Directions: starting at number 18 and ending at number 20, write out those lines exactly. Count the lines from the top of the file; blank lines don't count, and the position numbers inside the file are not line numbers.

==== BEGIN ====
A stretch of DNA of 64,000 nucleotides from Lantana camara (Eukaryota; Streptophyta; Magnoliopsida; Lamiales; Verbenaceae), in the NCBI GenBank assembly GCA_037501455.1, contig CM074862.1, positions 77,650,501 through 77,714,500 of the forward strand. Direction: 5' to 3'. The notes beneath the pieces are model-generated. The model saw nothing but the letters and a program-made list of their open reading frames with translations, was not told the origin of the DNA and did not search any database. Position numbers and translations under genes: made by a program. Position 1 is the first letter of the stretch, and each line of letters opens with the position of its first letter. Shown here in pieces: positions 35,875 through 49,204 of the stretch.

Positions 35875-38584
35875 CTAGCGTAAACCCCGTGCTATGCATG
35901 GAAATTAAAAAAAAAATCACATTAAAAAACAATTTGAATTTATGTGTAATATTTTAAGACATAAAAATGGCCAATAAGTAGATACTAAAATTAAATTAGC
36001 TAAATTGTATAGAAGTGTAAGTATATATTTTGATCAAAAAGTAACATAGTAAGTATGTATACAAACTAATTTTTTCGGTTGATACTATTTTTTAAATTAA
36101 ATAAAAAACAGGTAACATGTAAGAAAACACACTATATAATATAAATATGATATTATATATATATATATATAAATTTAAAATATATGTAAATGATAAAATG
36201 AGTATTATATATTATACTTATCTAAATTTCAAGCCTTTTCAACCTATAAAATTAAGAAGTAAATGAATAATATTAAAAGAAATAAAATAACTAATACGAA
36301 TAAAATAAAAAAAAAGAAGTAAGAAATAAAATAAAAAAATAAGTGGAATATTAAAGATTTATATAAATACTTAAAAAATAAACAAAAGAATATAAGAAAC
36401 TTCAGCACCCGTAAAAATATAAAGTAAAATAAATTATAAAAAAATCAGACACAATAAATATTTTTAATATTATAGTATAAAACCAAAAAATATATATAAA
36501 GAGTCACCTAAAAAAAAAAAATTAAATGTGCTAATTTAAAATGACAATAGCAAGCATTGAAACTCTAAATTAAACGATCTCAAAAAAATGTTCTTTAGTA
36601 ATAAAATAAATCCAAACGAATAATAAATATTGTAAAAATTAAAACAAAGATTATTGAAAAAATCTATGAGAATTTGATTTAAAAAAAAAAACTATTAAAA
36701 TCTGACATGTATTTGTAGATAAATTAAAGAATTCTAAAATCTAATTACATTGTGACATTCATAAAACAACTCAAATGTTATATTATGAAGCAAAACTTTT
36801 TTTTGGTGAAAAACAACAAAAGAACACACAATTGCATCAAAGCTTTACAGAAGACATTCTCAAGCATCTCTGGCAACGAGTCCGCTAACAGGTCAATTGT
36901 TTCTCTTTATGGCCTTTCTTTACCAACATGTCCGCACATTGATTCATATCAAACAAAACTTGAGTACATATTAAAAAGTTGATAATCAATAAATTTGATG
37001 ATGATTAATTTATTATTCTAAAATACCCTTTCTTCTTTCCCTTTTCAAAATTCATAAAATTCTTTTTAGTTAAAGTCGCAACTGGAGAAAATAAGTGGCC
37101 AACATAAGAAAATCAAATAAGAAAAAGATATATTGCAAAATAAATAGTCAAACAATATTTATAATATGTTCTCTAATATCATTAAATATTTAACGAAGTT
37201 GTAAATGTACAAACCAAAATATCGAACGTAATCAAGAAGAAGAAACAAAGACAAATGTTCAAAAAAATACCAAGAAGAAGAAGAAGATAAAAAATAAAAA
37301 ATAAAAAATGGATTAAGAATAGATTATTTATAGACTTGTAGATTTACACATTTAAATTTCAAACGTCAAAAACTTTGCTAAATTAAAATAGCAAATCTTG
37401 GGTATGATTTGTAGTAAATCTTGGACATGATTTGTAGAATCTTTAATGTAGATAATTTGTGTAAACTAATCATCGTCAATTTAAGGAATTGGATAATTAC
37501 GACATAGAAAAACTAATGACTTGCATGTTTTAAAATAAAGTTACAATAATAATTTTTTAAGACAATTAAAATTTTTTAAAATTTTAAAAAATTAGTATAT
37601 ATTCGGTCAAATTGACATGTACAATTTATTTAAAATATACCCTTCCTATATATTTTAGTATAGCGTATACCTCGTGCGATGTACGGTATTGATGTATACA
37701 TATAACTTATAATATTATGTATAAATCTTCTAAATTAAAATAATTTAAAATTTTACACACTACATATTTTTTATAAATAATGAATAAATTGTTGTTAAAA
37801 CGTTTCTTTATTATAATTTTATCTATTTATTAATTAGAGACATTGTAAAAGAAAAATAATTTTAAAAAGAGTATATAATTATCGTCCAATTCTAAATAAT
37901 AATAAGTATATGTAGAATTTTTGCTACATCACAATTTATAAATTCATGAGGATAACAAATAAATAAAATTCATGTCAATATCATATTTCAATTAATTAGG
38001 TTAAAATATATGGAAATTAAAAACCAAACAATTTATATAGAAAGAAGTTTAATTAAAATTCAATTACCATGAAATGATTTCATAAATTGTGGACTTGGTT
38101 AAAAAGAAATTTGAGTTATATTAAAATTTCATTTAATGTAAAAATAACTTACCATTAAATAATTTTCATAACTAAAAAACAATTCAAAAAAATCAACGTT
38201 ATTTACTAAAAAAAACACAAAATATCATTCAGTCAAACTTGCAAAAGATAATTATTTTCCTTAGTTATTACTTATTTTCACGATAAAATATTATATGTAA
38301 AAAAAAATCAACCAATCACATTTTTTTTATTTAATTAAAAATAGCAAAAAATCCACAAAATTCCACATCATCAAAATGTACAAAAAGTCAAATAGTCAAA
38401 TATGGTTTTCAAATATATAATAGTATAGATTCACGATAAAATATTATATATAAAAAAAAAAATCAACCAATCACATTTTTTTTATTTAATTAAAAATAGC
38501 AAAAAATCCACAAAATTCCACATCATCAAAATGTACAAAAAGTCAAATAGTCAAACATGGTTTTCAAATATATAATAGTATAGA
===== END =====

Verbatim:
37301 ATAAAAAATGGATTAAGAATAGATTATTTATAGACTTGTAGATTTACACATTTAAATTTCAAACGTCAAAAACTTTGCTAAATTAAAATAGCAAATCTTG
37401 GGTATGATTTGTAGTAAATCTTGGACATGATTTGTAGAATCTTTAATGTAGATAATTTGTGTAAACTAATCATCGTCAATTTAAGGAATTGGATAATTAC
37501 GACATAGAAAAACTAATGACTTGCATGTTTTAAAATAAAGTTACAATAATAATTTTTTAAGACAATTAAAATTTTTTAAAATTTTAAAAAATTAGTATAT